Drug Repurposing: A New Perspective on Old Medicines
What is Drug Repurposing?
The path of drug discovery from its inception in the research lab to its availability in the patient's hand can often be a long, intricate, and costly affair. However, there is a promising alternative approach called drug repurposing, which can significantly reduce the time, cost, and risk of drug development. This is possible since these repurposed drugs have already gone through stringent safety evaluations and their pharmacokinetic characteristics are well-documented. This is exciting because repurposing can offer hope for patients with unmet medical needs by providing new treatment options. In this blog, we will explore Drug repurposing, its significance, and some prominent examples of repurposed drugs available today.
Drug repurposing, also known as drug repositioning or reprofiling, is the process of identifying new uses for existing drugs. This approach addresses pressing medical needs and minimizes the time and cost associated with the development of new drugs. Since the drug has already gone through rigorous safety and efficacy assessments, drug repurposing accelerates a drug's transition from research to a clinical setting. Therefore, drug repurposing has the capacity to swiftly provide innovative treatment alternatives for patients.
Some prominent examples
Thalidomide was initially developed and marketed as an anti-nausea medication for pregnant women. Later it was withdrawn since it caused severe birth defects. In the 90s researchers identified thalidomide inhibits angiogenesis, the process of forming new blood vessels that is critical for tumor growth. This led to the repurposing of thalidomide to treat multiple myeloma. The case of Thalidomide is a compelling testament to the immense potential of drug repurposing.
Sildenafil, also known as Viagra, was first developed for the treatment of angina. During clinical trials, it was found to be more effective at treating erectile dysfunction, thereby leading to a breakthrough in a completely different therapeutic area.
Botox was initially approved for conditions like strabismus and cerebral palsy. Later clinicians observed its side effect of softening wrinkles around the eyes, this led to the approval of use of Botox in dermatology for cosmetic purposes.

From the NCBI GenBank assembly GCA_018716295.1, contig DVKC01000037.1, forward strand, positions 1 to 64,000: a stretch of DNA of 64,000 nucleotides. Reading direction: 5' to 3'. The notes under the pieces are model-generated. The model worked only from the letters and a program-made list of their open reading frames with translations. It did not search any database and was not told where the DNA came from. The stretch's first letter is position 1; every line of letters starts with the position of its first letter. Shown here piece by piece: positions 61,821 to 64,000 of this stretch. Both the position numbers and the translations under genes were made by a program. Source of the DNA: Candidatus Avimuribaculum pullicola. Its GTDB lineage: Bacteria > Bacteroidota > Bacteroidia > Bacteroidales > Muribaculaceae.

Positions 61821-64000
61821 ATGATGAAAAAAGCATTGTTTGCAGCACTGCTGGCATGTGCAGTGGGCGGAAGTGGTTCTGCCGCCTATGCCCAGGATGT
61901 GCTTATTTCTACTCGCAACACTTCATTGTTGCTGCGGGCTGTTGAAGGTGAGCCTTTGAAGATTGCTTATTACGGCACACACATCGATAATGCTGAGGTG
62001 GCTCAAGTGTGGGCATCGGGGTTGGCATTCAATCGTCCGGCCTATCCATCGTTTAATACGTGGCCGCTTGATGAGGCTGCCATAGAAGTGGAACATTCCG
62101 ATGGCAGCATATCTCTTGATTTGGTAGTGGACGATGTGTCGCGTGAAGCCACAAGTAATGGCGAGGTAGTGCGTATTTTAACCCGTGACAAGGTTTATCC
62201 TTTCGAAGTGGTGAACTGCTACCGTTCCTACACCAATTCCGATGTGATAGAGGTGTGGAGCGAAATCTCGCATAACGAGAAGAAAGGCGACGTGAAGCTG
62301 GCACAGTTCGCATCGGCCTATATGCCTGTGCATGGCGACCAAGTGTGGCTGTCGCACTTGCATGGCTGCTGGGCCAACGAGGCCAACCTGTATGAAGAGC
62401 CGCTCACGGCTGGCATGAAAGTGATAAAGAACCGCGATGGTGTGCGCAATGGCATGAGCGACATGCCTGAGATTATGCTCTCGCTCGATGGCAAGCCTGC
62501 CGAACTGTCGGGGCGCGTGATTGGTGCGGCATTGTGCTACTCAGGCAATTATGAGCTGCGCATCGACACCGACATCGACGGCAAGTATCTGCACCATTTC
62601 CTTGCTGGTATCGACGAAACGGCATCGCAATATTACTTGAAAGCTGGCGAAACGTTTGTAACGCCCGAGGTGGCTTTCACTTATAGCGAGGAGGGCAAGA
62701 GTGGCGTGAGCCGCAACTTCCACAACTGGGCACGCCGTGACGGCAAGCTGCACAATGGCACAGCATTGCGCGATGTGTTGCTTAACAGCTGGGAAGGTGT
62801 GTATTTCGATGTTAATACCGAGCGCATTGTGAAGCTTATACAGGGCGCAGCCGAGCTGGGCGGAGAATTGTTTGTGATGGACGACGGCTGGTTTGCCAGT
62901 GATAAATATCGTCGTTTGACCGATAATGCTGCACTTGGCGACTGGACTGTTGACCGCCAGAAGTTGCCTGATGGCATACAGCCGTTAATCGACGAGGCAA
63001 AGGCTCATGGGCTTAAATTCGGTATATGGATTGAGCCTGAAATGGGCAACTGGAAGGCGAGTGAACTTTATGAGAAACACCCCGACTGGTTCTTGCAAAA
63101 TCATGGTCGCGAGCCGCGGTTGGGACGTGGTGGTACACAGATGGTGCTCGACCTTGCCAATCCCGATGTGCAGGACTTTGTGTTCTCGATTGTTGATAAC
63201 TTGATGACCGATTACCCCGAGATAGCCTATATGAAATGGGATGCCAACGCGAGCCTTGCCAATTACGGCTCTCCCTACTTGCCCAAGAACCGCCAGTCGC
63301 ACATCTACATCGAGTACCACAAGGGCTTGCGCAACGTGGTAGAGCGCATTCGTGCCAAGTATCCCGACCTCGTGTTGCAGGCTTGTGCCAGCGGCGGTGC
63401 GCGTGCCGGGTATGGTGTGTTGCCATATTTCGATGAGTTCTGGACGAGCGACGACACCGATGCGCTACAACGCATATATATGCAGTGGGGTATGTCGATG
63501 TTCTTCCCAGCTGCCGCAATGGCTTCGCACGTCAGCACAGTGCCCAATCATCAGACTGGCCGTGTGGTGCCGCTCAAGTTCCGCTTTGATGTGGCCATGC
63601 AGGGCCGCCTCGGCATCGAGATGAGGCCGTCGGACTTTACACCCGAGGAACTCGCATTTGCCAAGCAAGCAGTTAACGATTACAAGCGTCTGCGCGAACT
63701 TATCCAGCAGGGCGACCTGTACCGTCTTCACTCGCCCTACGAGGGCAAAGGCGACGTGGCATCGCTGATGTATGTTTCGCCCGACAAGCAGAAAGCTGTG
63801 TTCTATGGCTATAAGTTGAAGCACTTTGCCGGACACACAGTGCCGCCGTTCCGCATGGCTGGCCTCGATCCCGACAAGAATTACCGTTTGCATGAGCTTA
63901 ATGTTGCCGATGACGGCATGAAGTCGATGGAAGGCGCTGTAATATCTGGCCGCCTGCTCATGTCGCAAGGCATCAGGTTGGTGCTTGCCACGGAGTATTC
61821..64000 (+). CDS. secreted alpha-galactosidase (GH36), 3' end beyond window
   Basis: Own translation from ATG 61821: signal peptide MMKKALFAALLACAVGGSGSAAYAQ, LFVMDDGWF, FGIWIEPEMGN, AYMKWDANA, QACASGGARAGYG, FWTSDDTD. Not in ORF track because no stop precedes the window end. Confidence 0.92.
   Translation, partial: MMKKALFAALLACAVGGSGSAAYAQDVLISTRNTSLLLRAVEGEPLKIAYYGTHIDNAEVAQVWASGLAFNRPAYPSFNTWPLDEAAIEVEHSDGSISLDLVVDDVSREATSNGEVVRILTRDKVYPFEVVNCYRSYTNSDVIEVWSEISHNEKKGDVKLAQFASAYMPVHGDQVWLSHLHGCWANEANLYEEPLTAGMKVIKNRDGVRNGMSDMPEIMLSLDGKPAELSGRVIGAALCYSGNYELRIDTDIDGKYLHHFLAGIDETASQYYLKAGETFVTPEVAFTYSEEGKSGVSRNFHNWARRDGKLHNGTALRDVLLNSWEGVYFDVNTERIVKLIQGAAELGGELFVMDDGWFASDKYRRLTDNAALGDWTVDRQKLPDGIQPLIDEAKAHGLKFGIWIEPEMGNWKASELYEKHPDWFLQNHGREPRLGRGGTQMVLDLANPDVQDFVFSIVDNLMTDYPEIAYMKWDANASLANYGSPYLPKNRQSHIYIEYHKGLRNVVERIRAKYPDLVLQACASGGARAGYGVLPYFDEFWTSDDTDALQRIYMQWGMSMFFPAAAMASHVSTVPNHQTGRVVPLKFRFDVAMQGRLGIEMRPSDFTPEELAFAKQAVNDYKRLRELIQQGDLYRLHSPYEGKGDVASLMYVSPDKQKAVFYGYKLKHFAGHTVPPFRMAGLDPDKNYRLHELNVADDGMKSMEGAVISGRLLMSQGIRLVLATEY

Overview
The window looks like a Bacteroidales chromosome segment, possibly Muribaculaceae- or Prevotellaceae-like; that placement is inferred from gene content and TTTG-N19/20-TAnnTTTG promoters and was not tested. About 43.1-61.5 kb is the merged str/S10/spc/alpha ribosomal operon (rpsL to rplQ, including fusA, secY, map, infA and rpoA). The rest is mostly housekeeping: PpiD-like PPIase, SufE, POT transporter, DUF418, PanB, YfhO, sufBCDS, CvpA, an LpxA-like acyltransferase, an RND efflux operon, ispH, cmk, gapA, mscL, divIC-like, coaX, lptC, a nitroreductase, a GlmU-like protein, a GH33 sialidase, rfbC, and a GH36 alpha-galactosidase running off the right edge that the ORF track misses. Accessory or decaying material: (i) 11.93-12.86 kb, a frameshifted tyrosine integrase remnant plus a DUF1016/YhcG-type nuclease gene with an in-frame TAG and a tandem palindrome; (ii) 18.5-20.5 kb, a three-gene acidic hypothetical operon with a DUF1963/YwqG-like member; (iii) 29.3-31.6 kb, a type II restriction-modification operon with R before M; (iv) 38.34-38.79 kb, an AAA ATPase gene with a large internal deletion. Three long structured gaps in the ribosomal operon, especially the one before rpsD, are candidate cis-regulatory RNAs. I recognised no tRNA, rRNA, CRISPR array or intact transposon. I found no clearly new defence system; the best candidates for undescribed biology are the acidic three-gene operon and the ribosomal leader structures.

Azidothymidine (AZT), was originally developed to treat cancer caused by retro viruses in the 1960s. AZT was repurposed decades later as the first approved treatment for HIV/AIDS.
Dexamethasone is a potent steroid used for a variety of inflammatory and autoimmune conditions. This drug was repurposed during the COVID-19 pandemic and was proven to be a life-saving treatment for critically ill patients. Early use of Dexamethasone significantly reduced mortality rates.
Drug repurposing, as demonstrated by thalidomide, sildenafil, Botox, AZT, and dexamethasone provides an innovative approach to address diverse health conditions more swiftly and economically. It offers hope to patients suffering from conditions with limited treatment options and accelerates access to therapies during public health crises, like the COVID-19 pandemic.
Additionally, the repurposing journey of each drug enhances our understanding of disease mechanisms, revealing connections between unrelated conditions.
As we progress, it is crucial to develop more systematic and strategic approaches for drug repurposing. Leveraging bioinformatics, and artificial intelligence can enable efficient screening of existing drugs for potential new uses, paving the way for more breakthroughs. To sum up, drug repurposing revitalizes old medicines, offering them a chance to provide new hope to patients worldwide.